The Atlantic World History program at East Carolina University is proud to present Professor Laurent Dubois of Duke University, who will deliver a public lecture entitled “The Banjo: Roots and Routes” on Wednesday, October 3, 2012, at 5pm, in Brewster B-102. Dr Laurent Dubois is the Marcello Lotti Professor of History and Romance Studies at Duke University. He is a world-renowned expert on the Haitian Revolution, the French Empire, and the Enlightenment in a global perspective. His most recent manuscript, Haiti: The Aftershocks of History, (featured in the New York Times Review of Books) studies independent Haiti and focuses on the historical roots of contemporary society. Professor Dubois is also the co-founder of the Haiti Lab at Duke University. Read more
The Atlantic World History program is pleased to announce that our very own Dr. Kennetta Hammond Perry was awarded a research fellowship from the American Council of Learned Societies to support the completion of her book project tentatively titled London is the Place For Me: Black Britons, Citizenship and the Politics of Belonging. The project is an extension of her dissertation work on trans-Atlantic Caribbean migration, race and citizenship in postwar Britain. Dr. Perry will spend the fellowship year researching and revising her manuscript in affiliation with the Institute of Arts and Humanities at the University of North Carolina at Chapel Hill. For more details on Dr. Perry’s project click here.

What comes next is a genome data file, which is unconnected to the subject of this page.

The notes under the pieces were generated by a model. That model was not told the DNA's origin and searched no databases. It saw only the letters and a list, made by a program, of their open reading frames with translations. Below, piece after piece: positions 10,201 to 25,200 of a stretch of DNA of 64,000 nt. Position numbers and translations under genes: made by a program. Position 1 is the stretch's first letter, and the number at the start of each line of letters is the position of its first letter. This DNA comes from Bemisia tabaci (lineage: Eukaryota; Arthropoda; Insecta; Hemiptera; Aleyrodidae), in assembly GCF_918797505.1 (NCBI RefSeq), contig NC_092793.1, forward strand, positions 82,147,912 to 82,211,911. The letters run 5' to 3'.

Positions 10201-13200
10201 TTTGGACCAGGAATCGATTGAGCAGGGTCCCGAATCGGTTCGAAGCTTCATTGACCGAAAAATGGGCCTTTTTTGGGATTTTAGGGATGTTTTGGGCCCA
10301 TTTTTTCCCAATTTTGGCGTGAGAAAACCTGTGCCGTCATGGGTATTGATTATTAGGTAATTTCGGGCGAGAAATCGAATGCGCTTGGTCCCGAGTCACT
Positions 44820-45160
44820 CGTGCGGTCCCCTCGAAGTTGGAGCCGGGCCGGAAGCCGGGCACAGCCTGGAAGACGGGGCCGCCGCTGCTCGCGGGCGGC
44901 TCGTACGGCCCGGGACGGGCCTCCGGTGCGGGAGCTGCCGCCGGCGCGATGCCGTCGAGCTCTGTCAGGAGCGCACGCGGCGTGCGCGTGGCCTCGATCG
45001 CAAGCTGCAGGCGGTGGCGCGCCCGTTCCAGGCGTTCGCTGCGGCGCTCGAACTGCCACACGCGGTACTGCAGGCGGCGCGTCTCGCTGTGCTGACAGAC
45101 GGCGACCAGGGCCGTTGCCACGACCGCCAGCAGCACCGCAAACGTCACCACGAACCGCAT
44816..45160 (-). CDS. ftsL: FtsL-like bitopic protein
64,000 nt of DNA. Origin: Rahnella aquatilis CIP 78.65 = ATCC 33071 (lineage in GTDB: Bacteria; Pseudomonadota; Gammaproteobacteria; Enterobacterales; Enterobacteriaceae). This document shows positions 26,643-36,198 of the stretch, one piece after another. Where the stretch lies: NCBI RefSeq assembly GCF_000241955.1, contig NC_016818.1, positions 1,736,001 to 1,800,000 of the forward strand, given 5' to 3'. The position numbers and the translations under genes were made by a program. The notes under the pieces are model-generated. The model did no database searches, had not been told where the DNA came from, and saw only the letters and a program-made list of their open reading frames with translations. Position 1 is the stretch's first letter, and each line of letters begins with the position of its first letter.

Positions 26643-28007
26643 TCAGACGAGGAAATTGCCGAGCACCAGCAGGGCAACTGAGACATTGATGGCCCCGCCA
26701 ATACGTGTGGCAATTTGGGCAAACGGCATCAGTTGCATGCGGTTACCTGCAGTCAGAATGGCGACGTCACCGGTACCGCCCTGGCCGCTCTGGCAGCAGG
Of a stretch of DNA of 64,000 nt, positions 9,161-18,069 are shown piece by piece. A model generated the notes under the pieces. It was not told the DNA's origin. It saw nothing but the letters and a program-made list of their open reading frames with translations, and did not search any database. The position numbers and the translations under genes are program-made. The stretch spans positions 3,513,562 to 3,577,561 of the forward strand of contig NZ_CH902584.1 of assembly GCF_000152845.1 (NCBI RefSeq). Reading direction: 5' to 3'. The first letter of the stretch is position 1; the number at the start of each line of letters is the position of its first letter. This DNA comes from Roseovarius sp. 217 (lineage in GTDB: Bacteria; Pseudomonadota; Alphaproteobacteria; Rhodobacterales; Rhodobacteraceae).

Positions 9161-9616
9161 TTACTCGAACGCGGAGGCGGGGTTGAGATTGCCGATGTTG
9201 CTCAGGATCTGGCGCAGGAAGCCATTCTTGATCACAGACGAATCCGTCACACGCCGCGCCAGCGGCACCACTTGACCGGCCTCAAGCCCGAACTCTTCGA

The Atlantic World History program is pleased to welcome Julia Gaffield, a recent graduate of the Department of History at Duke University. Dr Gaffield will be teaching the Atlantic World History Capstone Seminar while Dr Kennetta Perry takes up a prestigious ACLS fellowship. Dr Gaffield’s dissertation studies the early independence period in Haiti and seeks to understand the diverse relationships that state leaders in Haiti held with the international community. In April 2010 she received international media attention for her archival discovery of the only known extant government-issued copy of the Haitian Declaration of Independence. This document is part of a larger story of international communication and negotiation in the early years of Haiti’s independence. Read more
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a part of the Thomas Harriot College of Arts and Sciences, Department of History.